New Insights on the Risk for Cardiovascular Disease in African Americans: The Role of Added Sugars : Journal of the American Society of Nephrology

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New Insights on the Risk for Cardiovascular Disease in African Americans

The Role of Added Sugars

Saab, Karim R.*; Kendrick, Jessica*; Yracheta, Joseph M.; Lanaspa, Miguel A.*,‡; Pollard, Maisha§; Johnson, Richard J.*,‡

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Journal of the American Society of Nephrology 26(2):p 247-257, February 2015. | DOI: 10.1681/ASN.2014040393
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African Americans carry significantly higher risk for cardiovascular disease than non-Hispanic whites in the United States today, and this is associated with higher rates of obesity (1.5-fold), diabetes (1.7-fold), hypertension (1.4-fold), and ESRD (4-fold) (Table 1).13 However, this level of ethnic disparity has not always been present. For example, in the 1920s diabetes was much less common in African Americans than in whites.4 Understanding the evolution of disease provides major insights into etiology. Here we review current and past risks for cardiovascular disease in African Americans in order to tease out genetic and environmental risk factors that may help explain the higher risk in this ethnic group today.

Table 1:
Current cardiovascular risks of African Americans1

Cardiovascular Risk for African Americans, 2014

African Americans represent a minority population in the United States (44 million individuals or 14% of the population) that experiences an inordinately high rate of cardiovascular disease compared with the majority non-Hispanic white population (hereafter termed “whites”). African Americans have a higher prevalence of hypertension57 that is less well controlled7 than do whites, leading to higher rates of stroke8 and congestive heart failure.9,10 African Americans also have a higher risk (1.7-fold) for CKD6,1114 and demonstrate a higher risk for progression of CKD even when BP is equivalently controlled.15 Indeed, ESRD is 4-fold more common in African Americans than whites.3 Thus, there is disproportionate morbidity and mortality in African Americans because of their predisposition to hypertension and kidney disease.

African Americans also have higher rates of obesity and diabetes than non-Hispanic whites. Obesity rates are higher in African Americans compared with whites, especially in African-American women, and the differences in obesity manifest in childhood.1 More than 50% of adult African-American women are obese (defined as a body mass index>30 kg/m2).1 The increase in obesity in African Americans is associated with increased frequency of insulin resistance, as well as a 50% higher frequency of diabetes.1 Despite the higher rates of diabetes, African Americans have a lower frequency of metabolic syndrome and significantly less nonalcoholic fatty liver disease, in part because of less hypertriglyceridemia and higher levels of HDL cholesterol.2,1618 Both the relatively benign fatty liver (hepatic steatosis) and its more dangerous sequelae (nonalcoholic steatohepatitis and cirrhosis) are significantly lower in the African-American population.17

The increase in frequency of stroke and heart failure in African Americans is easily explained as these outcomes are primarily driven by BP and its underlying lesion (arteriolosclerosis). However, it is well known that the risk for coronary artery disease (CAD) and its underlying lesion (atherosclerosis) is more complex and is driven by lipid levels, smoking, and other risk factors. Interestingly, fewer African Americans smoke cigarettes compared with whites (5.0% versus 10.2%).1 African Americans also have lower frequency of coronary artery calcification than whites, which may have a genetic basis.19,20 Nevertheless, African Americans have a greater incidence of CAD and a higher risk of early death from CAD.21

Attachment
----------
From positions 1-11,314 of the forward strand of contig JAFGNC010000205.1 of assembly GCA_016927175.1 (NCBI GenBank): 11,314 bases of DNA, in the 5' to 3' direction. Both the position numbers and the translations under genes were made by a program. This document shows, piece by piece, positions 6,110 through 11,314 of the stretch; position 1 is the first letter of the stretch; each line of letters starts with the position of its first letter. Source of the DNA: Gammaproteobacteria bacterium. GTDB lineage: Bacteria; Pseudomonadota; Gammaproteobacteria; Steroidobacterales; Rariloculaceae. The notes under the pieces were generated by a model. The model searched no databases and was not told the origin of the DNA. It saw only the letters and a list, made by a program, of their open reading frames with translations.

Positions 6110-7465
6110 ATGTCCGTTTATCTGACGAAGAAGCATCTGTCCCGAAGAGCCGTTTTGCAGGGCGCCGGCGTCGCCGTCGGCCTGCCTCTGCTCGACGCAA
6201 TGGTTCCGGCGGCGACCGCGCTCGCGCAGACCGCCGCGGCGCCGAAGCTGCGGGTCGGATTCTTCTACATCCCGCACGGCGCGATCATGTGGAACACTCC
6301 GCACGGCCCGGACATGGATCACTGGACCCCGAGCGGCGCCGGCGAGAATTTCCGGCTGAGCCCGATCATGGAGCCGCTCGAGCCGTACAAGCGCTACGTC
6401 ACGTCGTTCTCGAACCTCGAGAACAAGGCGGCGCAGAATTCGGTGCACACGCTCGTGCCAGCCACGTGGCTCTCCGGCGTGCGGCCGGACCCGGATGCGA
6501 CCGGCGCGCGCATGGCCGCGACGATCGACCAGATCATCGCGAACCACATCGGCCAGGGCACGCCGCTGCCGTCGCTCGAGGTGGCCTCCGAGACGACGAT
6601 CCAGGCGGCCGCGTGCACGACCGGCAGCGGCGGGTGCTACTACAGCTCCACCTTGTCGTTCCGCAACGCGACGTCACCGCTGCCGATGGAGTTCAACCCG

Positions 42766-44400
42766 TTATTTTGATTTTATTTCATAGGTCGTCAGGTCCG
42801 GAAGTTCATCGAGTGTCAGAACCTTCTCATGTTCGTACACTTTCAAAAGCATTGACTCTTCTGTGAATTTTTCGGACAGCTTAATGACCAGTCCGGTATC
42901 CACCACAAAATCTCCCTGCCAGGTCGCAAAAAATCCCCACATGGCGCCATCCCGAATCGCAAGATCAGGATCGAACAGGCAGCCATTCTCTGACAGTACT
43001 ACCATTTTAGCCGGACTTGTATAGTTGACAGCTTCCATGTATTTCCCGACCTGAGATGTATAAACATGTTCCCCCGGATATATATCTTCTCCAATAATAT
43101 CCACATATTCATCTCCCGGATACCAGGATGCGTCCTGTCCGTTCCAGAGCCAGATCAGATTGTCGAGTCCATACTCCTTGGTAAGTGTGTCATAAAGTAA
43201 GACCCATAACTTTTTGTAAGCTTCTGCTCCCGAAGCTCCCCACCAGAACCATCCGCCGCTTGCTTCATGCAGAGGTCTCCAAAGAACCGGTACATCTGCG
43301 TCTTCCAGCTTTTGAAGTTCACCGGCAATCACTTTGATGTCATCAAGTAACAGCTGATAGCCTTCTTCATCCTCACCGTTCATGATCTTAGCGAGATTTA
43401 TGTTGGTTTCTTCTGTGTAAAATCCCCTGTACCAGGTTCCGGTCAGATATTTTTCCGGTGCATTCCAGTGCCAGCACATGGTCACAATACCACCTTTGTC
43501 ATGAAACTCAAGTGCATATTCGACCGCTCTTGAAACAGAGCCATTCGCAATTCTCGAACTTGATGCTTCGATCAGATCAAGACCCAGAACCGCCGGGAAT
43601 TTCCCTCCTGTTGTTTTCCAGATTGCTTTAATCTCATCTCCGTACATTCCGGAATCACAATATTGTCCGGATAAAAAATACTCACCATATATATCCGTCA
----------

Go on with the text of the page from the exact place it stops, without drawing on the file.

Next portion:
A variety of mechanisms have been identified that might account for the higher risk for metabolic, cardiovascular and renal diseases in the African-American population (Table 2).1,2237 One important factor, which is sadly not uncommon in minority populations, is having lower levels of education, higher rates of poverty, higher uninsured rates, and less access to health care.1,38 Another important factor is diet. For example, much emphasis has been placed on the relatively higher sodium, and lower potassium, content in the diet as it relates to risk for hypertension. While not all studies have confirmed that African Americans ingest a higher salt diet, intakes of >10 g/d are not uncommon.39 African Americans also consume diets higher in sugar (discussed in more detail later). Other differences in vascular physiology and pathology that may provide insights into the increased cardiovascular risk in this group have also been reported (Table 2). The higher frequency of preterm births and lower birth weights in African Americans40 also raises the possibility for epigenetic mechanisms (“fetal programming”) driving cardiovascular risk. However, one of the favored epigenetic mechanisms for hypertension, which is a congenital reduction in nephron number, does not appear to correlate with hypertension in the African-American population despite lower birth weights being commonly observed.41 Vitamin D levels are also lower in African Americans compared with whites,42 and low vitamin D levels may be associated with increased risk for hypertension and cardiovascular disease. However, a recent study suggests that the lower vitamin D levels in African Americans may be due to lower vitamin D–binding protein levels (due to genetic polymorphisms), and measurements of bioactive vitamin D levels may be similar between ethnic groups.43 In addition, search for genetic differences has been largely unrewarding except for the remarkable discovery of the role of APOL1 gene polymorphisms as risk factors for kidney disease in African Americans (discussed later). Thus, we would argue that new approaches are necessary to understand the driving mechanisms that are causing the increased cardiovascular and renal morbidity and mortality in this group. One approach might be to review the history of African Americans as it relates to their heritage.